HERE'S WHAT HAPPENED
Do you replay your auditions a million times in your head? We've all been there. Lemme tell you what happened to me.
I stood in the audition room looking at the casting director for a commercial callback.
If I remember correctly, the reps for the company, the director, and the producers were all directly behind her, but I've blocked that out now.
I was asked to express excitement about graduating while holding a diploma.
"Okay, do it again, except this time show a little more excitement."
I just smiled harder and gave myself a creepy joker face with wide eyes and a double chin.
I could see it in the casting director's eyes. I was not doing what she asked.
She gave me one more go, this time miming what she wanted me to do trying to help me, but all I did was advance into triple chin territory.
"Wow," I thought walking out to the car, "that was bad."
If you're like most actors, then the audition replay is probably a reality for you. In this post, I want to show you how to let go of auditions so you can avoid post audition anxiety.
We've all heard a thousand times to "leave our audition behind us" when we leave a casting office, but how can we practically stop fretting over our auditions?
Also, what should you do if you tank an audition? I think we can agree that waiting after an audition sucks regardless of how it felt, so let's do something about it.
Disclosure: Hey Actor Boss, I have affiliate links in this post, which means at zero extra cost to you, I make a commission if you purchase through my link. I made the decision to add affiliate links so I can keep this blog up and running, but I only link to products I know, use, and trust and would recommend to you in face-to-face convo.
Enter the Release Meditation Technique brought to us my New York Times bestseller Brendon Burchard in his book High Performance Habits.
He uses this technique to coach his high performance clients (some of them actors), and it can be beautifully beneficial if you practice it after an audition.
So if you've been looking for ways to let go of an audition, but still haven't figured out "the art of letting go," then keep reading for my 3-step process that includes Burchard's technique so you can start managing audition anxiety and expectations.
FIRST, REPLAY THE AUDITION
Before we dive into the technique, however, I want you to do something first.
When your butt hits the seat of the car, quickly replay the audition in your mind.
YUP! I said it!
I want you to actually allow yourself to replay what happened as a means of letting it go.
Yes, this post is still teaching you how to stop overthinking your audition.
The trick here is to replay it no more than twice in your mind!
There's also a purpose.
While you're thinking through your audition, I want you to notice when your chest gets tight or you feel anxious.
Those stress-inducing thoughts are indicators of where you felt your audition went wrong.
Let me clarify what I mean by the word "wrong."
You probably aren't officially doing anything "wrong" in your auditions unless you just straight up aren't taking direction or going after an objective.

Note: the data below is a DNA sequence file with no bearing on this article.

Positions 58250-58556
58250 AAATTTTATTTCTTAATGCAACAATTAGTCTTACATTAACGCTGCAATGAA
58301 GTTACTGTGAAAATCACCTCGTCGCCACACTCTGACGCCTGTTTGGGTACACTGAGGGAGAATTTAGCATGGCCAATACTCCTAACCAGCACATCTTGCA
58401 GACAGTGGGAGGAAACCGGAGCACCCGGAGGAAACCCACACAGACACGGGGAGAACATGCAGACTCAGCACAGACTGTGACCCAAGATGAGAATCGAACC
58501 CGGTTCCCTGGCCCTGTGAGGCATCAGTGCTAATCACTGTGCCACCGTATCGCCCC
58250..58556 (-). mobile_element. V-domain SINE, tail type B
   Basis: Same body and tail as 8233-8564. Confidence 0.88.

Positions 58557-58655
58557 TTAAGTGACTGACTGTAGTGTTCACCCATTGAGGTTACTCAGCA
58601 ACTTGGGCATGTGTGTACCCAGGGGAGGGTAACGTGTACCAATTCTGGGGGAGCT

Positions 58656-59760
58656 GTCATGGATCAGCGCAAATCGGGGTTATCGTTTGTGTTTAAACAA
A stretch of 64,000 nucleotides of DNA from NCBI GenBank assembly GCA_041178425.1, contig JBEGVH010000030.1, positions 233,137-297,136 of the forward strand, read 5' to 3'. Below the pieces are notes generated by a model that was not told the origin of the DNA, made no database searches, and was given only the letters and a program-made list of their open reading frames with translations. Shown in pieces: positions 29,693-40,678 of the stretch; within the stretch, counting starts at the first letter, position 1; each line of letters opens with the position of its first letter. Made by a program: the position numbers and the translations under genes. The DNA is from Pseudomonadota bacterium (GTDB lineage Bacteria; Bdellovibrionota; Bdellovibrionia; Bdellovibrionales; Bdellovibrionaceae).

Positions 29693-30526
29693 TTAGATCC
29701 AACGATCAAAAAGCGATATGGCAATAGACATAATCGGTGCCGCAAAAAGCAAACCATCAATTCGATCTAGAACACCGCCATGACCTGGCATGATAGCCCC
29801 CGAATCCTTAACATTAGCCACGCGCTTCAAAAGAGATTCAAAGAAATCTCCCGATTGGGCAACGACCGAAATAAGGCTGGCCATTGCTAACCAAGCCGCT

However, since we're thinking on our feet in auditions, we tend to rush ourselves without thinking through our next steps.
This may make you subconsciously process a part of your audition as weak, creating that sense of mild panic in your system after-the-fact.
Let's keep those moments from festering and lingering for too long.
Once you've taken note of those specific moments, you can start digging into why they bothered you.
Now we can move on to step two.
SECOND, TEXT A FRIEND
The American Psychological Association supports sharing your feelings:
"When you share your concerns or feelings with another person, it does help relieve stress. But it’s important that the person whom you talk to is someone whom you trust and whom you feel can understand and validate you."
Text someone you trust a constructive criticism of your audition.
My vote is that you text someone who isn't an actor because they can't empathize with you.
Wait, say what?
My husband, for example, has no concept of going through the audition process, nor does he desire to be in front of the camera, so he can't add to my anxiety by spiraling into his nightmare audition stories because he doesn't have any.
We want to move in a positive direction, and you know your other actor friends will just jump on that post audition stress bandwagon with you.
That's great when you're hanging out and venting for a laugh, but not so much right after an audition.
Let the person you pick know you'd like them to be your go-to person for post-audition sharing, and be clear about how you want them to respond to you.
Do you want their advice, or do you just want them to listen and encourage you?
Remember, we're only texting constructive criticism.
I want to drive this point home, actor friend, so let's double check the official definition of the word constructive.
Notice that the definition says "helping to improve." When I say constructive, I mean something factual and actionable.
For example, I may text my husband to say:
"Finished. It was good, but I'm not sure I took the note well when they asked me to show more excitement. I just smiled more instead of thinking about something that truly excites me."